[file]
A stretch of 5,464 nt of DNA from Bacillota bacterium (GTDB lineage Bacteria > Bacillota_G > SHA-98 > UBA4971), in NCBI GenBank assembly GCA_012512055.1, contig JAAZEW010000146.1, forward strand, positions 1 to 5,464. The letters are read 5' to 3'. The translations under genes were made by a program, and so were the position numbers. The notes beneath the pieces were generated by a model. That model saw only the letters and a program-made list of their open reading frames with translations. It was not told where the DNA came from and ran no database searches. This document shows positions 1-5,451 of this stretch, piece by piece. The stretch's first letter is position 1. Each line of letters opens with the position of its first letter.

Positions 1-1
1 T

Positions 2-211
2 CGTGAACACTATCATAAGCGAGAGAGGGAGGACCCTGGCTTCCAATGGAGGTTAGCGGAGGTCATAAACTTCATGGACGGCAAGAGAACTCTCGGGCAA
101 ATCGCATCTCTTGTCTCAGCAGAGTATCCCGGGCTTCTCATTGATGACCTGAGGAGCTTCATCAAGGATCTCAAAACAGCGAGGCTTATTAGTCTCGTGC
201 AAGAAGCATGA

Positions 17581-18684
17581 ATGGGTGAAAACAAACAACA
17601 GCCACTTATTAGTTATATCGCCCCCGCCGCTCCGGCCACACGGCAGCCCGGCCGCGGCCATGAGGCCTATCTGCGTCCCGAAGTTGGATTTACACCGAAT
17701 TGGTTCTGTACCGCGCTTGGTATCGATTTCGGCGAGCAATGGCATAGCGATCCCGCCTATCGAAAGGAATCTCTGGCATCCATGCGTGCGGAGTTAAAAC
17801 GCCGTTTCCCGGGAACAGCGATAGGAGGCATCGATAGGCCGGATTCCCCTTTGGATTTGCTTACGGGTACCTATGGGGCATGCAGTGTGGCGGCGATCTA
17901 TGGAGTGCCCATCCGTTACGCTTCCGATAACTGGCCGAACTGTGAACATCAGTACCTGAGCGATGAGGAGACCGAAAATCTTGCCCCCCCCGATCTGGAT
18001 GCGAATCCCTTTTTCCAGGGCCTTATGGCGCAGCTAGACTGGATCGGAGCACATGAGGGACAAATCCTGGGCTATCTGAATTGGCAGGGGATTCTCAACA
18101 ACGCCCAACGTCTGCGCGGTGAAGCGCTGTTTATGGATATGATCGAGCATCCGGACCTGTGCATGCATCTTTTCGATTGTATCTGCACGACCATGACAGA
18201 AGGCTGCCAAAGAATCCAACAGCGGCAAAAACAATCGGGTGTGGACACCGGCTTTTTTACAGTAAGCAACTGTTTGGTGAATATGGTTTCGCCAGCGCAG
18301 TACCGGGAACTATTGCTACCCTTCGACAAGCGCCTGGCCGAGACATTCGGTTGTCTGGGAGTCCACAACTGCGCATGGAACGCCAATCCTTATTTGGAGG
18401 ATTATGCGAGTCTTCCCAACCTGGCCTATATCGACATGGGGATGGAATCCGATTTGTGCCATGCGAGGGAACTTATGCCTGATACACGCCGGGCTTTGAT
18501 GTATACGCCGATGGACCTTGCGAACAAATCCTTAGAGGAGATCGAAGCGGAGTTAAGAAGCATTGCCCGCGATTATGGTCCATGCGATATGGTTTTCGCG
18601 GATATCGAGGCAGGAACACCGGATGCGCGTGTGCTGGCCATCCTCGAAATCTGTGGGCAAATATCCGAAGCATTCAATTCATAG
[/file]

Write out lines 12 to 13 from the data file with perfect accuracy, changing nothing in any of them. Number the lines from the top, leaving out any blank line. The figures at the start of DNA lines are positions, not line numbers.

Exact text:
17801 GCCGTTTCCCGGGAACAGCGATAGGAGGCATCGATAGGCCGGATTCCCCTTTGGATTTGCTTACGGGTACCTATGGGGCATGCAGTGTGGCGGCGATCTA
17901 TGGAGTGCCCATCCGTTACGCTTCCGATAACTGGCCGAACTGTGAACATCAGTACCTGAGCGATGAGGAGACCGAAAATCTTGCCCCCCCCGATCTGGAT